Is Forest Structure Related to Fire Severity? Yes, No, and Maybe : Methods and Insights in Quantifying the Answer

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Contribution to Book

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Silviculture in Special Places: Proceedings of the 2003 National Silviculture Workshop

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Wildfires in 2000 burned over 500,000 forested ha in the Northern Rocky Mountains. In 2001, National Fire Plan funding became available to evaluate the influence of pre-wildfire forest structure on post wildfire fire severity. Results from this study will provide information on forest structures that are resilient to wild- fire. Three years of data (558 plots) have been collected from forested areas that burned in 2000, 2001, and 2002. Forests used in this study include dry ponderosa pine/Douglas-fir, cold lodgepole pine/subalpine fir, and moist western larch forests. Probability sampling of all areas within a particular fire perimeter was used to locate study sites and a sampling matrix was used to capture variation in weather, topographic setting, and pre-wildfire forest structure of which the fires represented. Fire severity (current state of soils and vegetation after the wildfire) was quantified on adjacent paired plots, with each plot representing a different forest structure. Classification trees and cluster analysis identified relations among forest structure characteristics, physical setting, and fire severity. Probability of a particular forest structure relating to fire severity was computed. This paper describes methodology used in the project, discusses challenges associated with conducting this type of study, and uses preliminary results (probabilities) from the first two years of data collection to show how forest structure relates to both crown and soil surface fire severity.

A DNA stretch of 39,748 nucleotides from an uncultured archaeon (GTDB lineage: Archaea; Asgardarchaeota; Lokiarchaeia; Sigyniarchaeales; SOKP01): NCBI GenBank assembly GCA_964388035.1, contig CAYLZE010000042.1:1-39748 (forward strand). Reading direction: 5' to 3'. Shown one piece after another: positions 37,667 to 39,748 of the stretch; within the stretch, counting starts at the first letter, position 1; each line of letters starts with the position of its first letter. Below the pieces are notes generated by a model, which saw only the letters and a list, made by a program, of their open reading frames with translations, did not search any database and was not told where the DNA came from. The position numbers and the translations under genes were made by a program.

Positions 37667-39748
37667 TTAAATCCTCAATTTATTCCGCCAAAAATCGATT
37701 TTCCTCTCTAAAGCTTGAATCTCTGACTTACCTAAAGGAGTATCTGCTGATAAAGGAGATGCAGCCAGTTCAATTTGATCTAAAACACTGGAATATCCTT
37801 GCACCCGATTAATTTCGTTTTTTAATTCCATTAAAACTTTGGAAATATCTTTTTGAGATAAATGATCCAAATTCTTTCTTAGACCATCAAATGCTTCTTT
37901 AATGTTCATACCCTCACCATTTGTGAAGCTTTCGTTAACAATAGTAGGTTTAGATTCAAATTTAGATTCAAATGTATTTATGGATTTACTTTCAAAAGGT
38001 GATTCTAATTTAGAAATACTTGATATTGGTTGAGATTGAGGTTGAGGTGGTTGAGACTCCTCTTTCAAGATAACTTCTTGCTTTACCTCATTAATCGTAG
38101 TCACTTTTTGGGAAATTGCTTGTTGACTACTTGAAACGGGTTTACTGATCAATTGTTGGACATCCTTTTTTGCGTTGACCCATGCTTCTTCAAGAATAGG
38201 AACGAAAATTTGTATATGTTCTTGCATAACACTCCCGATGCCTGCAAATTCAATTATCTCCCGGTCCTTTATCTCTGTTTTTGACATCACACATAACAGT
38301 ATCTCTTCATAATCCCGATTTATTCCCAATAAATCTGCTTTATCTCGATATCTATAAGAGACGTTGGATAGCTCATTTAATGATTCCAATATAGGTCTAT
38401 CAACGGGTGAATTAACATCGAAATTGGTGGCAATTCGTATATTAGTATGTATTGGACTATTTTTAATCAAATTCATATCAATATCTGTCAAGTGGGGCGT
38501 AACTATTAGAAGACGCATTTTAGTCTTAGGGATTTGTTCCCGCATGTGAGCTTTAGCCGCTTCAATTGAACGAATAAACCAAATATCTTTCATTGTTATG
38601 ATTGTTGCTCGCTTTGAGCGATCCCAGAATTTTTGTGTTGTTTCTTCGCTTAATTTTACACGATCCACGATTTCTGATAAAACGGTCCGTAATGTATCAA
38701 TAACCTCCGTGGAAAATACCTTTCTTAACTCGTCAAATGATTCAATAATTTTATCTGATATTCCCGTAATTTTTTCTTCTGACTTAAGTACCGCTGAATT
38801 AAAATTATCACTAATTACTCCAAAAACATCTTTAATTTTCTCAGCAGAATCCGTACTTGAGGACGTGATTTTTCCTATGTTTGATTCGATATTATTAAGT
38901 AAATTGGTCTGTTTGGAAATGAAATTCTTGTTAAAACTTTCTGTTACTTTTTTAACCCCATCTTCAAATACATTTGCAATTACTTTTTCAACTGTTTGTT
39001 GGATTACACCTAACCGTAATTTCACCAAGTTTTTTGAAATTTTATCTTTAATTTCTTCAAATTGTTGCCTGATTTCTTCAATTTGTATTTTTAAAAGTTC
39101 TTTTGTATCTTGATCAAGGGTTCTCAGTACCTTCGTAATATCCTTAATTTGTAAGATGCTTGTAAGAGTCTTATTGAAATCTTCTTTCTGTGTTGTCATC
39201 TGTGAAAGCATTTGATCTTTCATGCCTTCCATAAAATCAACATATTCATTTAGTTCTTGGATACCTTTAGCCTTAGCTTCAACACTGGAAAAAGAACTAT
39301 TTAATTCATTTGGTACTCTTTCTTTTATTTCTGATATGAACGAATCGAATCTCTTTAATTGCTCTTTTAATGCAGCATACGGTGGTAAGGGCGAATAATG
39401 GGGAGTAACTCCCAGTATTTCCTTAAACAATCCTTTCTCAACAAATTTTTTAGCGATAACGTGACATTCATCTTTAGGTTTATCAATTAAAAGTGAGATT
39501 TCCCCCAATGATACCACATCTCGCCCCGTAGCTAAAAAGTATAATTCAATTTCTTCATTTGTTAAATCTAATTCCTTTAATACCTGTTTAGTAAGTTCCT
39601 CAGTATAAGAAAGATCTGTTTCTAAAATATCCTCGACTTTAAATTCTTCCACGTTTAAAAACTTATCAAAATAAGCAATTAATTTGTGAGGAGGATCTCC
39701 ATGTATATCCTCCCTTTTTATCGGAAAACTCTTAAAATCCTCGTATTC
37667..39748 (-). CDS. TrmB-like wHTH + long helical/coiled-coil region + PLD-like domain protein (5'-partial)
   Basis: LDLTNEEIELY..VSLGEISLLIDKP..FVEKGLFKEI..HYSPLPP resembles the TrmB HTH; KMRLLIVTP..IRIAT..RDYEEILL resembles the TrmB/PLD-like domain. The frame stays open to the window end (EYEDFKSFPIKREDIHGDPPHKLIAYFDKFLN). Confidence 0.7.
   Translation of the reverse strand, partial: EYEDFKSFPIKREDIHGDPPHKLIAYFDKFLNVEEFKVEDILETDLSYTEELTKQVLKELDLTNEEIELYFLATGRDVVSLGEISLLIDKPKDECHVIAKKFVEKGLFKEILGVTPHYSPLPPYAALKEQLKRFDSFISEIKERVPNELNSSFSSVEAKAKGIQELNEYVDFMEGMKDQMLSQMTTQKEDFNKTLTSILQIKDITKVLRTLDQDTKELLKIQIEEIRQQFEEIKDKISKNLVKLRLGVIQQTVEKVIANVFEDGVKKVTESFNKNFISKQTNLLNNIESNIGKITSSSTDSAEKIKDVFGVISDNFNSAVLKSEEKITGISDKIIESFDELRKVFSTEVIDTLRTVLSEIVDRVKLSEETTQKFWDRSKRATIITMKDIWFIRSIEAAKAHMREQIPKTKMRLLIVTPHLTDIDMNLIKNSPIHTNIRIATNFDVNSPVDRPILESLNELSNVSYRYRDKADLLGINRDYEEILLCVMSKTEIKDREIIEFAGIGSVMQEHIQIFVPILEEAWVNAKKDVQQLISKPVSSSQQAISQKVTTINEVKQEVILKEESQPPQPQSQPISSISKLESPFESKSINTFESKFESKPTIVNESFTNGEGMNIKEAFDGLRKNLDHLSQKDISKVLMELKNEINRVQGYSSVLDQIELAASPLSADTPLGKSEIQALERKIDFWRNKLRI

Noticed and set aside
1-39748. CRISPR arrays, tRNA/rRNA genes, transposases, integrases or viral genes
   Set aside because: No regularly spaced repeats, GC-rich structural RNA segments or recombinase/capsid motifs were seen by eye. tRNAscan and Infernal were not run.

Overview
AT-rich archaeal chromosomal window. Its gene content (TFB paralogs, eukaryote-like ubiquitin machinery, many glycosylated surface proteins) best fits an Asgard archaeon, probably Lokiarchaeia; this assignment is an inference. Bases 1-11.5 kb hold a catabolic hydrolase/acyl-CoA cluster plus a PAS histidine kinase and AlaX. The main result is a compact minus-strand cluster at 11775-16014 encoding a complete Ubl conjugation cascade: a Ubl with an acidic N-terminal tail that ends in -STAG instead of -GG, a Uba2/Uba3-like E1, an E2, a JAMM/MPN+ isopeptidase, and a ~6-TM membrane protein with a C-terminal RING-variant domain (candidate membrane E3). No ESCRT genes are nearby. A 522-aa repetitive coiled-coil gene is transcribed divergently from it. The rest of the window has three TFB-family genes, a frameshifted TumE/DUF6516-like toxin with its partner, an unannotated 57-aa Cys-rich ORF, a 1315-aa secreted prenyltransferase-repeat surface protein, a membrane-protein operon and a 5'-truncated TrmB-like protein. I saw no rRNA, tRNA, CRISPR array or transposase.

This item was written and prepared by U.S. Government employees on official time, and is therefore in the public domain.